I'm a little confused about boost's intrusive pointer. The definition says:
"Every newinstance increments the reference count by
using an unqualified call to the function,
passing it the pointer as an argument. Similarly, when an
is destroyed, it calls
function is responsible for destroying the object when its reference
count drops to zero. The user is expected to provide suitable
definitions of these two functions. "
You have to provide these functions. This is how
Let's compare it with
shared_ptr manages the reference count itself in the control block associated with the pointee. Creating a
shared_ptr increments the refcount. Destroying a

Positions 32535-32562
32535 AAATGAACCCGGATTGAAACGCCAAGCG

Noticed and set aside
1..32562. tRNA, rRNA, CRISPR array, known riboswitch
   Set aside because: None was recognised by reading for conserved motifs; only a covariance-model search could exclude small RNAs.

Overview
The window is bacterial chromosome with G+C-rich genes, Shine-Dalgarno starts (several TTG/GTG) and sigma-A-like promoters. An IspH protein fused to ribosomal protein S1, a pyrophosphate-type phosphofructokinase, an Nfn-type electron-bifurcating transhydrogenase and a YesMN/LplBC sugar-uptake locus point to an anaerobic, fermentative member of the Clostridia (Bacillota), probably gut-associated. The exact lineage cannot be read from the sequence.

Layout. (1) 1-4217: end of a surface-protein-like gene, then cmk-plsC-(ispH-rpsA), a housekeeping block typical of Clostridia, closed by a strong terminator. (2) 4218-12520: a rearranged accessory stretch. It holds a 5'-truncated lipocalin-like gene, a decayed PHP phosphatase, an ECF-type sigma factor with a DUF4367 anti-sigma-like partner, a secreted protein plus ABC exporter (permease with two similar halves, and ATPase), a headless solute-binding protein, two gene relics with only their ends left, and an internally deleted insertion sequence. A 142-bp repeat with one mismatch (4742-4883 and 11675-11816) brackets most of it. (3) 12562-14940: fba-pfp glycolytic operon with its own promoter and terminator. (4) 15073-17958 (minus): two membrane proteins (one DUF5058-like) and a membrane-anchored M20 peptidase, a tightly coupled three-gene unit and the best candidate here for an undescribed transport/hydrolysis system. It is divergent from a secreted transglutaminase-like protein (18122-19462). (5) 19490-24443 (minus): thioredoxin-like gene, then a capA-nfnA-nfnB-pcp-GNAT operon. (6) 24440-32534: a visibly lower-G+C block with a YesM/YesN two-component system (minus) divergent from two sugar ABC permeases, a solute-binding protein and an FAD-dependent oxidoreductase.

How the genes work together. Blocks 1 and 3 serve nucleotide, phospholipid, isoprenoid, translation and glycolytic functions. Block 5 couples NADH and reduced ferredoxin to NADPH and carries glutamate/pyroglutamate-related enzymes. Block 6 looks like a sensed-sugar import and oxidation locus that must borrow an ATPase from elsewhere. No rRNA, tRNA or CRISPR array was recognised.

shared_ptr decrements the refcount. When the refcount goes to 0, the pointee is destroyed.
intrusive_ptr works in exactly the same way, but does not manage the reference count itself. It just signals to its client "now the refcount must be incremented" and "now the refcount must be decremented." It does that by calling the two functions mentioned,
intrusive_ptr_release. If you do not define them, you will get a compilation error.
Think of these functions as the interface to the reference counter. Using
intrusive_ptr indicates that the refcount is managed somewhere outside the pointer (usually in the pointee itself), and the pointer just intrudes on that refcount, using it for its purposes.